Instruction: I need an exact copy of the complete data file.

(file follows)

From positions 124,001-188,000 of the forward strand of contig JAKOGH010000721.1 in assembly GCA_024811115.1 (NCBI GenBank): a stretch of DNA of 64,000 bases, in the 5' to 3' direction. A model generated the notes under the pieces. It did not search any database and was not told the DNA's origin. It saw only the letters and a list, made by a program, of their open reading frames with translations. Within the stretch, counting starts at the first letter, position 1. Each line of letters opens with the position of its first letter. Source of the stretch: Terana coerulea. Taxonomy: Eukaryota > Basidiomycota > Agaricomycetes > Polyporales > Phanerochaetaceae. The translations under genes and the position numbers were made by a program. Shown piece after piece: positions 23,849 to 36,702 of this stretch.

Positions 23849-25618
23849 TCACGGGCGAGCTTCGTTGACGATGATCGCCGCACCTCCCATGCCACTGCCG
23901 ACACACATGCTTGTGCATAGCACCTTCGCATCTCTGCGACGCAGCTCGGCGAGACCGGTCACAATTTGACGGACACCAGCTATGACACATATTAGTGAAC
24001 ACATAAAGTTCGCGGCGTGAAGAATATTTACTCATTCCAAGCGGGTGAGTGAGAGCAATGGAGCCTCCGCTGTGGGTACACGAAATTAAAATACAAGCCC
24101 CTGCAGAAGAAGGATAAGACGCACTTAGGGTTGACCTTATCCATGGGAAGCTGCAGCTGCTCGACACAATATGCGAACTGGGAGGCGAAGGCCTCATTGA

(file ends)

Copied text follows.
From positions 124,001-188,000 of the forward strand of contig JAKOGH010000721.1 in assembly GCA_024811115.1 (NCBI GenBank): a stretch of DNA of 64,000 bases, in the 5' to 3' direction. A model generated the notes under the pieces. It did not search any database and was not told the DNA's origin. It saw only the letters and a list, made by a program, of their open reading frames with translations. Within the stretch, counting starts at the first letter, position 1. Each line of letters opens with the position of its first letter. Source of the stretch: Terana coerulea. Taxonomy: Eukaryota > Basidiomycota > Agaricomycetes > Polyporales > Phanerochaetaceae. The translations under genes and the position numbers were made by a program. Shown piece after piece: positions 23,849 to 36,702 of this stretch.

Positions 23849-25618
23849 TCACGGGCGAGCTTCGTTGACGATGATCGCCGCACCTCCCATGCCACTGCCG
23901 ACACACATGCTTGTGCATAGCACCTTCGCATCTCTGCGACGCAGCTCGGCGAGACCGGTCACAATTTGACGGACACCAGCTATGACACATATTAGTGAAC
24001 ACATAAAGTTCGCGGCGTGAAGAATATTTACTCATTCCAAGCGGGTGAGTGAGAGCAATGGAGCCTCCGCTGTGGGTACACGAAATTAAAATACAAGCCC
24101 CTGCAGAAGAAGGATAAGACGCACTTAGGGTTGACCTTATCCATGGGAAGCTGCAGCTGCTCGACACAATATGCGAACTGGGAGGCGAAGGCCTCATTGA